Hillary Clinton’s final message to Iowans in the last days before the Iowa Caucus is a simple one: thank you.
“I want you to know how much it has meant to me as I’ve traveled across the state to hear about people’s hopes and struggles,” Clinton says in her final television ad, released today.
It appears to be a fitting coda to the different tune Clinton has sung throughout Iowa over the past nine months. Determined to not make the same mistakes her third-place 2008 Iowa campaign did, Clinton and her campaign worked hard to present a more relatable, approachable candidate that connected with Iowans on their top issues and personal lives.
An all-in caucus operation aimed at building real relationships with Iowans has been lauded by many, and the persistent questions last spring over whether Clinton would take Iowa seriously this time seem like distant memories. But changes in Clinton’s personal approach at her events around Iowa have reflected a different, improved candidacy as well. Clinton herself seems to be having fun on trail, enjoying the interactions in question-and-answer sessions with caucus-goers and the stories she hears from Iowans.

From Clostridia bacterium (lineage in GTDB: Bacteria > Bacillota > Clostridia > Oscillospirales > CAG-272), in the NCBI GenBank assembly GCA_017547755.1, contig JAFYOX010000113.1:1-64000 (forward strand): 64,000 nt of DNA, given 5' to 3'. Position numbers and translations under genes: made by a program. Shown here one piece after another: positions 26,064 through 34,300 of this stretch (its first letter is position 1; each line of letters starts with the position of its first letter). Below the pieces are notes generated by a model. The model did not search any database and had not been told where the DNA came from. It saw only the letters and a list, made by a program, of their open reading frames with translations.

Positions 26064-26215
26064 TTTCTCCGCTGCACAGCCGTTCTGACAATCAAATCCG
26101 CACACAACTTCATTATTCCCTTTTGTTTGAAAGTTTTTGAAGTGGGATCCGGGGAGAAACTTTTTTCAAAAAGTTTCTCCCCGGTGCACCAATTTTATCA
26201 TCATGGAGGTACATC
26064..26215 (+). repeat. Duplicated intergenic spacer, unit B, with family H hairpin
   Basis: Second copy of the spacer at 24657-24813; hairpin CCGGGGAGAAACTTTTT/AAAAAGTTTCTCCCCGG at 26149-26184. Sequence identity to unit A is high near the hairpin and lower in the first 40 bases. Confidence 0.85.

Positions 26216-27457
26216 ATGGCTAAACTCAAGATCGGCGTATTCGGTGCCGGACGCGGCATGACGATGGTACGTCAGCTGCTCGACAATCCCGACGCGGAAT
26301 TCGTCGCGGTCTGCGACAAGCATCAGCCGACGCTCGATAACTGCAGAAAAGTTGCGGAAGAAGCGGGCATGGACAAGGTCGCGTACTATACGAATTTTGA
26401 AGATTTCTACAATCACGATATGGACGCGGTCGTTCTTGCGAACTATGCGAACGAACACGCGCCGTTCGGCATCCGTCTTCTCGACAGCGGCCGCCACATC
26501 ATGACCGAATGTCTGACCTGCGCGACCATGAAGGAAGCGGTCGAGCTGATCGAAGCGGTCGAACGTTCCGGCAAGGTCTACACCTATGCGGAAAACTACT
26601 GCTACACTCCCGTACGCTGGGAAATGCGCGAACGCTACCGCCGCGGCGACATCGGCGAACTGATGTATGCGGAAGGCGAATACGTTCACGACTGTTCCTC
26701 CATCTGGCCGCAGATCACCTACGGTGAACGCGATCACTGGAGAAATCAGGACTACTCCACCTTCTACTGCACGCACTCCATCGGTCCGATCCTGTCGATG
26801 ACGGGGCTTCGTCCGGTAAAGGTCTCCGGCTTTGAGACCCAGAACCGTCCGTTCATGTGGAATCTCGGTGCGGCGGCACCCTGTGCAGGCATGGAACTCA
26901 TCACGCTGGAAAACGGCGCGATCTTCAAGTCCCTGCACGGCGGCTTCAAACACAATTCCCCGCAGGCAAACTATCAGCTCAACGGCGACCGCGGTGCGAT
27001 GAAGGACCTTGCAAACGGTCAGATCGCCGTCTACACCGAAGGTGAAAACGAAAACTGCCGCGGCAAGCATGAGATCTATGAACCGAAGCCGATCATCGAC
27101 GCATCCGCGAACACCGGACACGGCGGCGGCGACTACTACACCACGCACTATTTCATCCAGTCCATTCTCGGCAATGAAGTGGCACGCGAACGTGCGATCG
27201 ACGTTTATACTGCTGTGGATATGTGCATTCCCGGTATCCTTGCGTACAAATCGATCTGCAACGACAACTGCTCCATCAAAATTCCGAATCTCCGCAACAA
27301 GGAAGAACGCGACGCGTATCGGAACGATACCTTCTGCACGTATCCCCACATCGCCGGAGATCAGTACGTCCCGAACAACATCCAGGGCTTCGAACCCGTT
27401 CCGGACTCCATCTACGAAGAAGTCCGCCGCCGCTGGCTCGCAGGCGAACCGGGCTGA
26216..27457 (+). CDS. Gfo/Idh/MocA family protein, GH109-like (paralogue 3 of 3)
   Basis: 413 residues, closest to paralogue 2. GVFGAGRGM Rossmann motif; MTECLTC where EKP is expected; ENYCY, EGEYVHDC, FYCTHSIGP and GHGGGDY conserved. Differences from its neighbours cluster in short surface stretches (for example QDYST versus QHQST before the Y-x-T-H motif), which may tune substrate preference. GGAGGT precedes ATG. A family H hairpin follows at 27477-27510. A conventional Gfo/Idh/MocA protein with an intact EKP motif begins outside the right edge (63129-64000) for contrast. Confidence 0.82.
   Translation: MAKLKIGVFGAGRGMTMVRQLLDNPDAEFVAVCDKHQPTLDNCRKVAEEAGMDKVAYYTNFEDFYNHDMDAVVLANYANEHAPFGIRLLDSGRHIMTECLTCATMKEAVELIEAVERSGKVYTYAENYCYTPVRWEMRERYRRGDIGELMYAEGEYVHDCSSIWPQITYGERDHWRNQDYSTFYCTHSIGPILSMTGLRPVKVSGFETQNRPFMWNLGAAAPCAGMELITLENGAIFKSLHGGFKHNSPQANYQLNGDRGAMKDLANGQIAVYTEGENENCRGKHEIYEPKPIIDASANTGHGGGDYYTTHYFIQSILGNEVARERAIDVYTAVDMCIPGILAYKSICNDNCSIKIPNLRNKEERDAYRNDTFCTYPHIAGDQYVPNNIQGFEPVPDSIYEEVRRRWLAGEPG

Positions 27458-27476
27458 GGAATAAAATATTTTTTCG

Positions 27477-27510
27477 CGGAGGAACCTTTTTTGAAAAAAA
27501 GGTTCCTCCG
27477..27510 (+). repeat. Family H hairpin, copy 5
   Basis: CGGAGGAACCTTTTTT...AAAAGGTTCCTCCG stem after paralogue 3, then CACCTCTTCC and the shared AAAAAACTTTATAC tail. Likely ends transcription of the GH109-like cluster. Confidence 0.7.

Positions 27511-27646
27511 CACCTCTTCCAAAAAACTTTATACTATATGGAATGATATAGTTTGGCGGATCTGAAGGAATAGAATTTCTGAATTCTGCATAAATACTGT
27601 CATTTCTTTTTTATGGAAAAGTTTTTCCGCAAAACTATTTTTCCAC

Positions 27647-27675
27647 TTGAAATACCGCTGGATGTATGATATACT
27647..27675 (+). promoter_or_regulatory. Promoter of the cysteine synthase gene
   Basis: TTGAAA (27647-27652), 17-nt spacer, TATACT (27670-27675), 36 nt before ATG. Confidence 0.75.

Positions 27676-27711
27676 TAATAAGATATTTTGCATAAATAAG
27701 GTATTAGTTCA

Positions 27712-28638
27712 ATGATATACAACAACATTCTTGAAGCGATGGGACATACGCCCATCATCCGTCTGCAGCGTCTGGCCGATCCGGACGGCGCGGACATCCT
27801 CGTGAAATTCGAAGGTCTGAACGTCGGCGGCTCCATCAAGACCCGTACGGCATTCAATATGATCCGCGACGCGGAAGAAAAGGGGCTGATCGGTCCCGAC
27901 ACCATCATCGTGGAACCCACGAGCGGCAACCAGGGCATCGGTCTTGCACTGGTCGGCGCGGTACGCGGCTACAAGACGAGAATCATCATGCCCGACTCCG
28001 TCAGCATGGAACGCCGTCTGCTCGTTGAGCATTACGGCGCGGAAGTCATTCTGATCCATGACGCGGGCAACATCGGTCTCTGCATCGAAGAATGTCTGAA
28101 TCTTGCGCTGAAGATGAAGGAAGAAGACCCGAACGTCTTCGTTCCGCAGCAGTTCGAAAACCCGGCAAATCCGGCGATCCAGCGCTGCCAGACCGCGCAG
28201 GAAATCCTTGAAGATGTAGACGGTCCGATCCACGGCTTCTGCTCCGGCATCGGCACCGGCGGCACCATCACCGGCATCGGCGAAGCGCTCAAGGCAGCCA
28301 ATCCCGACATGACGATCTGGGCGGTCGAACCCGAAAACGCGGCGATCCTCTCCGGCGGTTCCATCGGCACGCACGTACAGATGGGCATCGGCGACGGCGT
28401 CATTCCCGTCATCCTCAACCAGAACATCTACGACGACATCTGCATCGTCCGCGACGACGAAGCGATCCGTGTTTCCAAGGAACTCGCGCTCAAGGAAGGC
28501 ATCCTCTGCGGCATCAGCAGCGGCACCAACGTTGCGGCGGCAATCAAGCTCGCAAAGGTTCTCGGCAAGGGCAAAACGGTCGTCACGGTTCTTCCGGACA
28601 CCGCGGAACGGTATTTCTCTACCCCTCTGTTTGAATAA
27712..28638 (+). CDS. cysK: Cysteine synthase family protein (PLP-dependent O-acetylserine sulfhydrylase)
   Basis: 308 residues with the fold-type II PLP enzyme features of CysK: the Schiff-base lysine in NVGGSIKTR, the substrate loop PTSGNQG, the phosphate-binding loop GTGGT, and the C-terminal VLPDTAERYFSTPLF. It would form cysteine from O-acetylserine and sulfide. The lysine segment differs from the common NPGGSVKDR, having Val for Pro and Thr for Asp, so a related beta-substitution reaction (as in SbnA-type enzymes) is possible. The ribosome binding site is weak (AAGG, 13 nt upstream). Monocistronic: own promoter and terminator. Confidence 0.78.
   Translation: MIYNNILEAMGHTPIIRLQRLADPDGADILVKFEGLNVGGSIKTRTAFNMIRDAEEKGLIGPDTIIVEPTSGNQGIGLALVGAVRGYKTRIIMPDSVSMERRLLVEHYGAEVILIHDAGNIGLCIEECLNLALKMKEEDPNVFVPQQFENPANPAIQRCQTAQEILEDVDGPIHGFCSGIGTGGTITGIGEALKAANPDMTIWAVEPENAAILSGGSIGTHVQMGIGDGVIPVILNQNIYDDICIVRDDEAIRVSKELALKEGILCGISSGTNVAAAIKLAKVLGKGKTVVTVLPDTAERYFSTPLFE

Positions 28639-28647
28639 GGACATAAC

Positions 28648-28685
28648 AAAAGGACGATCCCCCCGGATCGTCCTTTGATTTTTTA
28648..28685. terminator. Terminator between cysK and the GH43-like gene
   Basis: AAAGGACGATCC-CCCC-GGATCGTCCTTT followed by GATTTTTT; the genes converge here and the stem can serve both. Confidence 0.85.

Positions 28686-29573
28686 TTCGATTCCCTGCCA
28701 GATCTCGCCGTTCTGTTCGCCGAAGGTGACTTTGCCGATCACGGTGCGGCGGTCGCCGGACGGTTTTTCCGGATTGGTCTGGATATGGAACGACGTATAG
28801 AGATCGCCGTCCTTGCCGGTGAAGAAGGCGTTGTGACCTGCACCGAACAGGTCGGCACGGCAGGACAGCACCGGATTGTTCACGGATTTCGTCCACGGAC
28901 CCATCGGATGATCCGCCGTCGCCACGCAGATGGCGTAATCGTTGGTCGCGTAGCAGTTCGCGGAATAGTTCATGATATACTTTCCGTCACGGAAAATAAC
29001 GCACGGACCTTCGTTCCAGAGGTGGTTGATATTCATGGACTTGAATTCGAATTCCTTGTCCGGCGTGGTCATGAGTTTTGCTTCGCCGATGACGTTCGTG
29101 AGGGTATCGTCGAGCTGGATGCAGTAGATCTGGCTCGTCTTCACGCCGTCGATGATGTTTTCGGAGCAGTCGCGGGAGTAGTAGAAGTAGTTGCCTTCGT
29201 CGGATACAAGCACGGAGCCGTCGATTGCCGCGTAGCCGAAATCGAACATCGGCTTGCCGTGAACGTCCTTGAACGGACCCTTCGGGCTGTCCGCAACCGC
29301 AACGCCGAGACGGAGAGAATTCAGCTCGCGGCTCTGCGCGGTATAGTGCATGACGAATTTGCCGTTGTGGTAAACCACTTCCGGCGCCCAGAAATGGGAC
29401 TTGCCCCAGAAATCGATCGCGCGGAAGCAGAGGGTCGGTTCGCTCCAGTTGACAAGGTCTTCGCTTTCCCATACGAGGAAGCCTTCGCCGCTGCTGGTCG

The early strategy of getting her closer to real Iowans by holding round tables on specific policies and by hosting house parties with only 50 to 100 attendees seemed to have paid off in some ways in the long run. She comes armed to Iowa events with multiple personal stories from Iowans she’s met, and works them into her larger policies and visions.
This Wednesday she appeared at a bowling alley in Adel run by a young man she met on her very first trip to Iowa at a small business round table. Bryce Smith, the owner, explained to Clinton back in April how he had difficulty obtaining loans for his business because of his student loan debt. It was a story Clinton shared at countless events around Iowa (and beyond) for months afterward. And it’s one of many that she seems to think has improved her both as a candidate and potential president.
“I know that because of that I will be a better president if I’m elected,” Clinton acknowledges in the ad.
The ad finishes with a call from Clinton to attend the caucus on Monday night. After nine long months of intensive efforts in Iowa, they’ll see in a few days whether the different approach this time pays off.
by Pat Rynard